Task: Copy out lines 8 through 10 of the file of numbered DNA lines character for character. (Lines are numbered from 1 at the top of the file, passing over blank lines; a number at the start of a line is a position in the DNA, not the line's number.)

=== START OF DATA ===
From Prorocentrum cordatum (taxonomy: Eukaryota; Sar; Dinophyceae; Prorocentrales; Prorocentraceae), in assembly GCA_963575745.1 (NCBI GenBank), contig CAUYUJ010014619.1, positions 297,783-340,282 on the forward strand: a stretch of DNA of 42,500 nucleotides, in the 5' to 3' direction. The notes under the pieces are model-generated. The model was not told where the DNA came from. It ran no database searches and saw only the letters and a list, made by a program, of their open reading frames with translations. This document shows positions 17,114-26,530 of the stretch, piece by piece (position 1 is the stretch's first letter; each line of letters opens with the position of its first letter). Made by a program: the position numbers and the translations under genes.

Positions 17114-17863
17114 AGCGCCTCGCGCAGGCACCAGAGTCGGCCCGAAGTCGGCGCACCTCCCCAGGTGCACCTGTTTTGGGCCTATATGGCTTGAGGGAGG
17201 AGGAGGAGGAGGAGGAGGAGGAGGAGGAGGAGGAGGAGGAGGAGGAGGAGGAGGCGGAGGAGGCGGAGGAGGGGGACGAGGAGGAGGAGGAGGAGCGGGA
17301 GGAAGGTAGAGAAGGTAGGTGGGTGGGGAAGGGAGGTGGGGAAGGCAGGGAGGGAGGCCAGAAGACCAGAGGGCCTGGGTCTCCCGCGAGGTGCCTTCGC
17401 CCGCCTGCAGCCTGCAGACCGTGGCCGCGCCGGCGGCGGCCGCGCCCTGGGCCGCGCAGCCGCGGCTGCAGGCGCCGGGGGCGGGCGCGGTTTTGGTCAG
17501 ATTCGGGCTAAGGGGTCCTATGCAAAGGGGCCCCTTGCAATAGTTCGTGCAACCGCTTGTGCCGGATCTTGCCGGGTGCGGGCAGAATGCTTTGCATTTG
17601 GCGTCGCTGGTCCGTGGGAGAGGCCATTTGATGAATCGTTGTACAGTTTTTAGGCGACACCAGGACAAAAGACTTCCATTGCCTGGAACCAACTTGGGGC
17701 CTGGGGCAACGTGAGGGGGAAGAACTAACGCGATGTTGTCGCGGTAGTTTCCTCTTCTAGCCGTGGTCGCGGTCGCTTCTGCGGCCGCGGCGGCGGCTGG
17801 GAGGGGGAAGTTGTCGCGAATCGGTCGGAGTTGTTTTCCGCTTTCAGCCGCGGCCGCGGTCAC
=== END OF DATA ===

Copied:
17601 GCGTCGCTGGTCCGTGGGAGAGGCCATTTGATGAATCGTTGTACAGTTTTTAGGCGACACCAGGACAAAAGACTTCCATTGCCTGGAACCAACTTGGGGC
17701 CTGGGGCAACGTGAGGGGGAAGAACTAACGCGATGTTGTCGCGGTAGTTTCCTCTTCTAGCCGTGGTCGCGGTCGCTTCTGCGGCCGCGGCGGCGGCTGG
17801 GAGGGGGAAGTTGTCGCGAATCGGTCGGAGTTGTTTTCCGCTTTCAGCCGCGGCCGCGGTCAC